Convert model from discrete to continuous time
sysc = d2c(sysd)
sysc = d2c(sysd,method)
sysc = d2c(sysd,opts)
[sysc,G] = d2c(sysd,method,opts)
Discrete-time dynamic system model
You cannot directly use an
String specifying a discrete-to-continuous time conversion method:
Discrete-to-continuous time conversion options, created using
Continuous-time model of the same type as the input system
Matrix mapping the states
Given an initial condition
Consider the following discrete-time transfer function:
Suppose the model has sample time Ts = 0.1 s. You can derive a continuous-time zero-order-hold equivalent model with the following commands:
H = tf([1 -1], [1 1 0.3], 0.1); Hc = d2c(H)
Hc = 121.7 s + 3.026e-12 --------------------- s^2 + 12.04 s + 776.7 Continuous-time transfer function.
Discretizing the resulting model
the default zero-order hold method and sample time Ts = 0.1s returns the original discrete
ans = z - 1 ------------- z^2 + z + 0.3 Sample time: 0.1 seconds Discrete-time transfer function.
To use the Tustin approximation instead of zero-order hold, type
Hc = d2c(H,'tustin');
As with zero-order hold, the inverse discretization operation
gives back the original H(z).
Convert an identified transfer function and compare its performance against a directly estimated continuous-time model.
load iddata1 sys1d = tfest(z1,2,'Ts',0.1); sys1c = d2c(sys1d,'zoh'); sys2c = tfest(z1,2); compare(z1,sys1c,sys2c)
The two systems are virtually identical.
Analyze the effect of parameter uncertainty on frequency response
d2c operation on an identified model.
load iddata1 sysd = tfest(z1, 2, 'Ts', 0.1); sysc = d2c(sysd, 'zoh');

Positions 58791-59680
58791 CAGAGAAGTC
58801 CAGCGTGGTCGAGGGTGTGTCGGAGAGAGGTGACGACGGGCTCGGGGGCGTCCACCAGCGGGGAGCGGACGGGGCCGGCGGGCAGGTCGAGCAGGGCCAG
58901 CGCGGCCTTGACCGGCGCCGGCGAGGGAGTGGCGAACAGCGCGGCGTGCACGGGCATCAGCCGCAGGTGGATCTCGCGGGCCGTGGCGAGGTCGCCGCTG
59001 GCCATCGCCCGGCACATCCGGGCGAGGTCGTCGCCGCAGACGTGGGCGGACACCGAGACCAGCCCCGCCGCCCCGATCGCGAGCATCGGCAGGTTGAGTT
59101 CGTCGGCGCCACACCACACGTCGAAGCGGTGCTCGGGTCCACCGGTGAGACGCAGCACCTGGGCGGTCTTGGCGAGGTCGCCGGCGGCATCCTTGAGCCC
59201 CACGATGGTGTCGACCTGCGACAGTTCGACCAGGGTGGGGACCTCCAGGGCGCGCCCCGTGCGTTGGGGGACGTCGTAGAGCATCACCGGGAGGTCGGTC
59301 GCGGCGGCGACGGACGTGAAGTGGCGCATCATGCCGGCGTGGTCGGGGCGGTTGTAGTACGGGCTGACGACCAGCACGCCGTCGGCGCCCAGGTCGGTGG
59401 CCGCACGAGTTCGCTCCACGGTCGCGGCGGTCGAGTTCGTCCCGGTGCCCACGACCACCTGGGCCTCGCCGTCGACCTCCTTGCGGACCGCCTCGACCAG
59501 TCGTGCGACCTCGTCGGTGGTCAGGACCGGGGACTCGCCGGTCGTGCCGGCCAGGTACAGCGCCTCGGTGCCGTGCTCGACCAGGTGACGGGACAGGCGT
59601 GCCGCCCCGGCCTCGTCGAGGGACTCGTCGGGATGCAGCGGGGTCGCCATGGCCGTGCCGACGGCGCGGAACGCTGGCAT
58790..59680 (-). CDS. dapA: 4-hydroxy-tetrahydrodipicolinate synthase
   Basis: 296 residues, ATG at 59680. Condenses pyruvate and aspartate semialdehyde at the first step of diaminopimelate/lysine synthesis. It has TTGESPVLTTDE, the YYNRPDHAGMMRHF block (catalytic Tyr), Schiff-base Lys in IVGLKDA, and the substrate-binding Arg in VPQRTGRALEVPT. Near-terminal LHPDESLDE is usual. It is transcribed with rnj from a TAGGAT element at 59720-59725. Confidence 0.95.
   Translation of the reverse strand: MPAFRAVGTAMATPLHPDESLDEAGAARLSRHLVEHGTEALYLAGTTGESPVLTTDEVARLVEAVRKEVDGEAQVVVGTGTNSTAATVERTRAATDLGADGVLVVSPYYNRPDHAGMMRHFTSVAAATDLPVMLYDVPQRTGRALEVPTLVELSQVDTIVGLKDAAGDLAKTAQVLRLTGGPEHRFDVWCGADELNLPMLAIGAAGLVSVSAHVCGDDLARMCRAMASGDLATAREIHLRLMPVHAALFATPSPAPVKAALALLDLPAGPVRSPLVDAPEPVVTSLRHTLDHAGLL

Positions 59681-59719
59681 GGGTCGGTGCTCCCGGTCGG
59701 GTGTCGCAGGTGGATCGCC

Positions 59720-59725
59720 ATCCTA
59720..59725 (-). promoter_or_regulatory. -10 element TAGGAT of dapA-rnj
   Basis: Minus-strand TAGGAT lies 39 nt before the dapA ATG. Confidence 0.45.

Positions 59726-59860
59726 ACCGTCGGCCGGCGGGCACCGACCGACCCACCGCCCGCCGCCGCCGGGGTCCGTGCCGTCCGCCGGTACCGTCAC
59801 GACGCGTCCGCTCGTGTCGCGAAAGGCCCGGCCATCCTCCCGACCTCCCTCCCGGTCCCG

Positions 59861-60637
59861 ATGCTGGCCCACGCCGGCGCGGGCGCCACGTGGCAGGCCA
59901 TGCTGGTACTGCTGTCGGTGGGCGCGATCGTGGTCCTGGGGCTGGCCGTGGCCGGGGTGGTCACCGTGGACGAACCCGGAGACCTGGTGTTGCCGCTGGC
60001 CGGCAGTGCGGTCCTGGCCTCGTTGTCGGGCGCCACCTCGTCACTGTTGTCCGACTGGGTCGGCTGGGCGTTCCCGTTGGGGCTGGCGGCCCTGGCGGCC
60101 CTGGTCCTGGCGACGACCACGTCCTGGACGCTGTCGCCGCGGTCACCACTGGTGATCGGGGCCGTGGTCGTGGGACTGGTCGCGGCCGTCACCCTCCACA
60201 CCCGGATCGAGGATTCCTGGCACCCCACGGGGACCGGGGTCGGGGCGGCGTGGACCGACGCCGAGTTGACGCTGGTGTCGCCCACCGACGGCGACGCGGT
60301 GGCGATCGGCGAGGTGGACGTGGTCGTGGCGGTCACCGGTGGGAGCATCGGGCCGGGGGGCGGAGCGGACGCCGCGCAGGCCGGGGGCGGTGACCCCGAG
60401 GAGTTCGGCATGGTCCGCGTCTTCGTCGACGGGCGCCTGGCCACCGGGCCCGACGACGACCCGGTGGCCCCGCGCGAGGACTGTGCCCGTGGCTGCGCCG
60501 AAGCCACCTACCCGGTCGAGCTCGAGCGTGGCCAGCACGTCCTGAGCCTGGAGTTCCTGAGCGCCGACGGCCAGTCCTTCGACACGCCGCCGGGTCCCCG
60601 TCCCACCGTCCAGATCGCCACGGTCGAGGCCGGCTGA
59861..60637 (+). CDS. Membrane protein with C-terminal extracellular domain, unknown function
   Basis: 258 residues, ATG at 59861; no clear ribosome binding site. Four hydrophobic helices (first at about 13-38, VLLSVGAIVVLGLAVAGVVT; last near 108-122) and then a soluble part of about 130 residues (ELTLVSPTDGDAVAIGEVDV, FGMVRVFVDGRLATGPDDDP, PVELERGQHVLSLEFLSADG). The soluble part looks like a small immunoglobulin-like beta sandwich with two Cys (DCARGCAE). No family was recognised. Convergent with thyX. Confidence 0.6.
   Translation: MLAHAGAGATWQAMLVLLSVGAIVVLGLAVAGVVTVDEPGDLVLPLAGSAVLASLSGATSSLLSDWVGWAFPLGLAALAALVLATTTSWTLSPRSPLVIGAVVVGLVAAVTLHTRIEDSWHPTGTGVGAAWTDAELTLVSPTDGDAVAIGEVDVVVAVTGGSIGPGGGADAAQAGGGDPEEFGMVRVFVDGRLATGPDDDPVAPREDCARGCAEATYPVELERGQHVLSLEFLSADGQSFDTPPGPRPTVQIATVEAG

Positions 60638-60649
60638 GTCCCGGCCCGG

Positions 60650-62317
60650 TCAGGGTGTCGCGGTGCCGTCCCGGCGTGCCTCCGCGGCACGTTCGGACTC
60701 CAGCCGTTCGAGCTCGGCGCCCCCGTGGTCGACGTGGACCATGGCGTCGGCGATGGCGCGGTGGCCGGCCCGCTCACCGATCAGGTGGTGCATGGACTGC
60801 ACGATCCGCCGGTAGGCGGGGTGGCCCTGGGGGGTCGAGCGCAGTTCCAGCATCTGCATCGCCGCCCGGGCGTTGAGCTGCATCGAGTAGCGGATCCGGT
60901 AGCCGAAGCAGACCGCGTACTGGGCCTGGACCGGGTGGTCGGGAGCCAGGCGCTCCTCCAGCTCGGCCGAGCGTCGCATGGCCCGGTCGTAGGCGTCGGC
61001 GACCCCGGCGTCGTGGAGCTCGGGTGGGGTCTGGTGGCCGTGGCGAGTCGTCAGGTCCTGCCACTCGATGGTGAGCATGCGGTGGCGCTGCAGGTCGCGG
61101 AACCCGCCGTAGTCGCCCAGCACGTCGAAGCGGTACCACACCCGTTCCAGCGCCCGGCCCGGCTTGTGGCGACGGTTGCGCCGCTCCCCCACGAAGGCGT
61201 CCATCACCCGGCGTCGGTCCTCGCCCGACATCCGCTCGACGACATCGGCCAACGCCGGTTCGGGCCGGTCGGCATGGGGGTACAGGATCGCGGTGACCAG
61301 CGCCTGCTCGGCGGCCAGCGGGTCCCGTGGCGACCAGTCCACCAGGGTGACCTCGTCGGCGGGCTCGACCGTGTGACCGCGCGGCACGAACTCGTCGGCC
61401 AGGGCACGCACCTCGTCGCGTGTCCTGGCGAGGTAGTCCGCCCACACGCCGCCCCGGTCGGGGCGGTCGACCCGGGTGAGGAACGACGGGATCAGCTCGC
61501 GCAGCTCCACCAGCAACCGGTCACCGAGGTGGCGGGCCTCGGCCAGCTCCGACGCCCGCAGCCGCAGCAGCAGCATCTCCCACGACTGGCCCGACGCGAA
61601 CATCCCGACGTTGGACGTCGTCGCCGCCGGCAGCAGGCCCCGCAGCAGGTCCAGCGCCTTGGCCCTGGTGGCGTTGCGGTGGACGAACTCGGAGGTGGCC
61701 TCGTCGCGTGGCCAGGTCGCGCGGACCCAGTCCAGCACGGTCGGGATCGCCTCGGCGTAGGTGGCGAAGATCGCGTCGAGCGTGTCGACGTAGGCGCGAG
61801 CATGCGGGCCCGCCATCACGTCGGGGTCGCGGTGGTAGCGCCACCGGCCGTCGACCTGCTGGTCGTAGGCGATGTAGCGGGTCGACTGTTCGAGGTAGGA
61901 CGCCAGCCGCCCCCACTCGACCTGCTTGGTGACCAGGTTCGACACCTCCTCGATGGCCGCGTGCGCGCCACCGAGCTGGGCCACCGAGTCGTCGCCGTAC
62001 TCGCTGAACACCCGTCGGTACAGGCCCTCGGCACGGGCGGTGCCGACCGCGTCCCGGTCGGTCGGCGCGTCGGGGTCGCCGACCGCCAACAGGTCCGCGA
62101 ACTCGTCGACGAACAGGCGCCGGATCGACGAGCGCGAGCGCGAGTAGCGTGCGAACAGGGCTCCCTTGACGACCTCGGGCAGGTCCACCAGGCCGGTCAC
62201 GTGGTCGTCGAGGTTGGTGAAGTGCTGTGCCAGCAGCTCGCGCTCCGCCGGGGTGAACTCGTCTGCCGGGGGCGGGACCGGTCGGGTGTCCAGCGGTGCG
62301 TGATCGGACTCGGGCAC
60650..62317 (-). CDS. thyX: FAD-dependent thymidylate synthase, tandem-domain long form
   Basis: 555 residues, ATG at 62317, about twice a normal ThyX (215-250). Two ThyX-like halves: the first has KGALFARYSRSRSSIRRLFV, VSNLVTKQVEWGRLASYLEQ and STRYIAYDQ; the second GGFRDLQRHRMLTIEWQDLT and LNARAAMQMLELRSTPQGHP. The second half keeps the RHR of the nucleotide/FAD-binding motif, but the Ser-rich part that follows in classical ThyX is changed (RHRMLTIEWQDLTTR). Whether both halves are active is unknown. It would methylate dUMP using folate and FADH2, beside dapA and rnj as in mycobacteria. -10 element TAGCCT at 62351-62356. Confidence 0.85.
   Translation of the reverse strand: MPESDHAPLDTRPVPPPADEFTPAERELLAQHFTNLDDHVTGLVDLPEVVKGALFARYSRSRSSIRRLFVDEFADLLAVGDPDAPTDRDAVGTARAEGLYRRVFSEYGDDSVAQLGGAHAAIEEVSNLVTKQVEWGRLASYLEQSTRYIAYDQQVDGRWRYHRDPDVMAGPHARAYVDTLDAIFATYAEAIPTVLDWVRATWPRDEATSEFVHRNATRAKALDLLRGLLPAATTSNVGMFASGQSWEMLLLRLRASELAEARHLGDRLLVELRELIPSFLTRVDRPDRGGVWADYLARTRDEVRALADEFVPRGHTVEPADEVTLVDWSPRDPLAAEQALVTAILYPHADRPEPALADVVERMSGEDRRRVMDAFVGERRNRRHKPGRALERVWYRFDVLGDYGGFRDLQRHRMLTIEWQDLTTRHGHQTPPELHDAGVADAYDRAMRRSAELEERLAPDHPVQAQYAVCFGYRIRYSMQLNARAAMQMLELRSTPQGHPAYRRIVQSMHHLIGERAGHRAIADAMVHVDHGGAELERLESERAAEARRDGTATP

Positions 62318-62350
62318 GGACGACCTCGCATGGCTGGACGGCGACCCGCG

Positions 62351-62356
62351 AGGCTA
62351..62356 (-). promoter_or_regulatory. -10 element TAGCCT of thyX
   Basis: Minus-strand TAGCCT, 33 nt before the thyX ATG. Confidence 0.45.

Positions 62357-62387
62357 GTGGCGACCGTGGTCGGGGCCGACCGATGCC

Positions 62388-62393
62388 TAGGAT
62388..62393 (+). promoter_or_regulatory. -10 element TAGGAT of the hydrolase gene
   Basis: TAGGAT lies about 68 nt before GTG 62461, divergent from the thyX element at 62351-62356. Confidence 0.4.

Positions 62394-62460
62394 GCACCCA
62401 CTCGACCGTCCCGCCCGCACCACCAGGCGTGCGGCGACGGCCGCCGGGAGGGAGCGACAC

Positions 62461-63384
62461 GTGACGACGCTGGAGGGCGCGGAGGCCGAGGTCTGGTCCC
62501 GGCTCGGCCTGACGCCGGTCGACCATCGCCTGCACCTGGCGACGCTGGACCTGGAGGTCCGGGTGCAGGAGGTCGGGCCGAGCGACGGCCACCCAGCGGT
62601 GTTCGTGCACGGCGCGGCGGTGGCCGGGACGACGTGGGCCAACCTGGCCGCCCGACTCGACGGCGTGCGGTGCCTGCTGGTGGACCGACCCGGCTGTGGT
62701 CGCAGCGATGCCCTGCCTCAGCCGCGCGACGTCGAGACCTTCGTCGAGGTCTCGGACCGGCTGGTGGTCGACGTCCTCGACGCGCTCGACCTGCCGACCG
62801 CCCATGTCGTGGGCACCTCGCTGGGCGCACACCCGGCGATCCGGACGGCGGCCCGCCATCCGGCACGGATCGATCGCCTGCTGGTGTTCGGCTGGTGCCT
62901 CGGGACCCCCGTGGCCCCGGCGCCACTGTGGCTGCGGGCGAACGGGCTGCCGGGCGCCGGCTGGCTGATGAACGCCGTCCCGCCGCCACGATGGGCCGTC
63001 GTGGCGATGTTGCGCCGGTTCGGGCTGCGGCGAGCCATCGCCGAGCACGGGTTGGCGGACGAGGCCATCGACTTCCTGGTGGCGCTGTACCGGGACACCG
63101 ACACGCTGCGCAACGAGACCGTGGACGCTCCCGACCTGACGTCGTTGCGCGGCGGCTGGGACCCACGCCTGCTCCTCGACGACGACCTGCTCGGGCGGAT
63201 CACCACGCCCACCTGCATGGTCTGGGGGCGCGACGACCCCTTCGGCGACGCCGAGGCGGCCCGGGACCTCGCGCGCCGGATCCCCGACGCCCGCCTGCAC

sys1c has no covariance information. Regenerate
it using a zero iteration update with the same estimation command
and estimation data:
opt = tfestOptions; opt.SearchOption.MaxIter = 0; sys1c = tfest(z1, sysc, opt); h = bodeplot(sysd, sysc); showConfidence(h)
The uncertainties of
comparable up to the Nyquist frequency. However,
large uncertainty in the frequency range for which the estimation
data does not provide any information.
If you do not have access to the estimation data, use
translatecov which is a Gauss-approximation
formula based translation of covariance across model type conversion
The Tustin approximation is not defined for systems with poles at z = –1 and is ill-conditioned for systems with poles near z = –1.
The zero-order hold method cannot handle systems with poles
at z = 0. In
'zoh' conversion increases the model
order for systems with negative
real poles, . The model order increases because the matrix logarithm
maps real negative poles to complex poles. Single complex poles are
not physically meaningful because of their complex time response.
Instead, to ensure that all complex poles of the continuous
model come in conjugate pairs,
d2c replaces negative
real poles z = –α with
a pair of complex conjugate poles near –α.
The conversion then yields a continuous model with higher order. For
example, to convert the discrete-time transfer function
Ts = 0.1 % sample time 0.1 s H = zpk(-0.2,-0.5,1,Ts) * tf(1,[1 1 0.4],Ts) Hc = d2c(H)
These commands produce the following result.
Warning: System order was increased to handle real negative poles. Zero/pole/gain: -33.6556 (s-6.273) (s^2 + 28.29s + 1041) -------------------------------------------- (s^2 + 9.163s + 637.3) (s^2 + 13.86s + 1035)
Hc back to discrete time, type:
Zero/pole/gain: (z+0.5) (z+0.2) ------------------------- (z+0.5)^2 (z^2 + z + 0.4) Sample time: 0.1
This discrete model coincides with H(z) after canceling the pole/zero pair at z = –0.5.
Use the syntax
sysc = d2c(sysd,'method') to
sysd using the default options for
tustin conversion with a frequency prewarp
'prewarp' method), use the syntax
= d2c(sysd,opts). See the
d2cOptions reference page for more
 Franklin, G.F., Powell,D.J., and Workman, M.L., Digital Control of Dynamic Systems (3rd Edition), Prentice Hall, 1997..
 Kollár, I., G.F. Franklin, and R. Pintelon, "On the Equivalence of z-domain and s-domain Models in System Identification," Proceedings of the IEEE® Instrumentation and Measurement Technology Conference, Brussels, Belgium, June, 1996, Vol. 1, pp. 14-19.